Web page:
THE CLOCK DOCTOR

  Last week I shared a story about a grandfather clock in our house at Brant Lake. Many old-timers also have these wonderful antique clocks and I wondered how the grandfather clock received its name. At its inception, in 1670, this type of clock was known as a longcase clock and, until the early 20th…

WHEN TIME STOPPED

  An antique grandfather clock, also known as a longcase clock, hugs one corner of our living room at Brant Lake. Some of these clocks with eight movements required winding once a week. 30-hour clocks were wound every day. I don’t know who last wound this clock but of this I am certain: the pendulum…

THE ASPLUNDH MAN: ON THE ART OF TREE PRUNING

  At first, I didn’t see the Asplundh Man. I heard him. A rumble of massive wheels, rubber crushing gravel, brakes grinding to a halt. A secret button on the dash inside the cab sent a white and orange cherry picker into a perpendicular arch. On top of the cherry picker the Asplundh Man rose…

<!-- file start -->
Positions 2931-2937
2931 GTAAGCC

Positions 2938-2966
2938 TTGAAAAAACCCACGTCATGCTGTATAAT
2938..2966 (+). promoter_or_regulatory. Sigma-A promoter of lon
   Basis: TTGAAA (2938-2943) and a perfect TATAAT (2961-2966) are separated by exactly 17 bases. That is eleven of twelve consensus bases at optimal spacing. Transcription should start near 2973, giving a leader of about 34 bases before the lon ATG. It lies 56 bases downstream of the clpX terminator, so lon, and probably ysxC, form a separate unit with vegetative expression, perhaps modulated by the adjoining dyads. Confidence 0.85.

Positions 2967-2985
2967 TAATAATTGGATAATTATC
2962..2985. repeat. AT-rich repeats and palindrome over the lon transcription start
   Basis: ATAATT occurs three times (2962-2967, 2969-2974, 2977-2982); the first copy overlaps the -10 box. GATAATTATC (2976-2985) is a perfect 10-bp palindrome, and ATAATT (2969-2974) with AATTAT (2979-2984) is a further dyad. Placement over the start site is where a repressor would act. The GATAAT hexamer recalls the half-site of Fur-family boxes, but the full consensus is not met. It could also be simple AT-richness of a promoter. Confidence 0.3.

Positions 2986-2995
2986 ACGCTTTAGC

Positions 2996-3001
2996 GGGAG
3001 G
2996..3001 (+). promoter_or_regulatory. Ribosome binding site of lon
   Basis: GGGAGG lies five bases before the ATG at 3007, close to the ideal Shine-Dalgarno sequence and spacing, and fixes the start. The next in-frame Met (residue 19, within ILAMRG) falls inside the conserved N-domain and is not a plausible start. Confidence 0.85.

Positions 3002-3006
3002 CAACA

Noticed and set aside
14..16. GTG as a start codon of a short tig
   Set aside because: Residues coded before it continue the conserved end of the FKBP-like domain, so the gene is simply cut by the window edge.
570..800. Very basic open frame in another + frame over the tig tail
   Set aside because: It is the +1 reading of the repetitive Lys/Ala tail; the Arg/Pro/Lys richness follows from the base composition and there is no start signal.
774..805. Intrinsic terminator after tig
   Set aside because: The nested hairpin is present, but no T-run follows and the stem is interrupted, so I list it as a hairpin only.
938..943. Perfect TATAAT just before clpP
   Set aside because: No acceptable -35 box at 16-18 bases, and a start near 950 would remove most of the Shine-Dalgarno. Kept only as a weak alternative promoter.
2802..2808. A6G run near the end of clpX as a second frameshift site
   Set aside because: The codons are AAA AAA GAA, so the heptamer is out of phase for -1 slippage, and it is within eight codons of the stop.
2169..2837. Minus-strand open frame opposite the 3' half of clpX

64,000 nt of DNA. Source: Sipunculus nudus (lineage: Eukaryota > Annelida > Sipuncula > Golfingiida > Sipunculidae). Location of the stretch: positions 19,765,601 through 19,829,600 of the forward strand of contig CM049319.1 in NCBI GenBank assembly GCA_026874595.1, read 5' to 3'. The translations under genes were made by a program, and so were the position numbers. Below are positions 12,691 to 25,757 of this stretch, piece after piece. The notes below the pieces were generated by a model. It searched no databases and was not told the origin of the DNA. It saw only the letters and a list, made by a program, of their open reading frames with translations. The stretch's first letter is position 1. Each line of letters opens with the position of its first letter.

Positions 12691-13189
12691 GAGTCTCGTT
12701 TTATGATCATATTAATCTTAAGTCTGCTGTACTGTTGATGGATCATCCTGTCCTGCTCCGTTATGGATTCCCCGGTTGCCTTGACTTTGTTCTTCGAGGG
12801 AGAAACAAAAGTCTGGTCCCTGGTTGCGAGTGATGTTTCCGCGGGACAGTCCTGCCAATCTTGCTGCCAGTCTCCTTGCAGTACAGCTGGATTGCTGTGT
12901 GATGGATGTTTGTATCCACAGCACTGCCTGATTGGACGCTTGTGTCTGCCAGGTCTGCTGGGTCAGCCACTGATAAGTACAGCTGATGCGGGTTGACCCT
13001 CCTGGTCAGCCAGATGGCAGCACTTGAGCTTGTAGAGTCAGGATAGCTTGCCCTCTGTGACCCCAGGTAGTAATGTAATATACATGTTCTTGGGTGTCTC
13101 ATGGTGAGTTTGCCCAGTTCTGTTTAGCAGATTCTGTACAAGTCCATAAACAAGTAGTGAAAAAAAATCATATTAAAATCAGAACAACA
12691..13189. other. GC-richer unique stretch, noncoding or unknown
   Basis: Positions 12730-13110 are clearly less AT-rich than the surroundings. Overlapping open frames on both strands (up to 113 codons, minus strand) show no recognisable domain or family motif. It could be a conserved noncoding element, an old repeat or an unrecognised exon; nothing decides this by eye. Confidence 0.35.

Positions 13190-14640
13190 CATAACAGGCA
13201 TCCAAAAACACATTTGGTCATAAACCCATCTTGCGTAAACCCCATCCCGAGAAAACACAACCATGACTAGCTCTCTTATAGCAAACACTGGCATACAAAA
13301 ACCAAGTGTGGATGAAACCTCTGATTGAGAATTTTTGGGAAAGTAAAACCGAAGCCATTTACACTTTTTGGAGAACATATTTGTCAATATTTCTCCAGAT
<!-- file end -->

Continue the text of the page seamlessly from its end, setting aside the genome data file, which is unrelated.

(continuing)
COWS

  In last week’s blog I alluded to my obsession with cows and I promised to write on this topic at a later date. My original intention was to wait until summer, which is the appropriate cow season, but because of a myriad of requests from cow aficionados I feel pressured to address this topic…

EZRA THE CORN MAN

  I met Ezra when I was driving past his home on the river road. In a meadow an old cow lazily chewed its cud. Incidentally, I have always been fascinated by cows and I will explain this obsession in a later blog. For the moment, please put the image of Ezra’s cow to one…

JUD BARTON AND JACK DANIELS: THE TALE OF A DENTIST

  At the juncture of the Mill Pond and the Schroon River, a creaking metal bridge fords a waterfall where, on a mid-summer’s night, red, yellow, blue and green spotlights glimmer on the water. A billboard advertises, “Horicon Day,” featuring water slides for the children, cotton candy and a fireworks display. In the fall, a…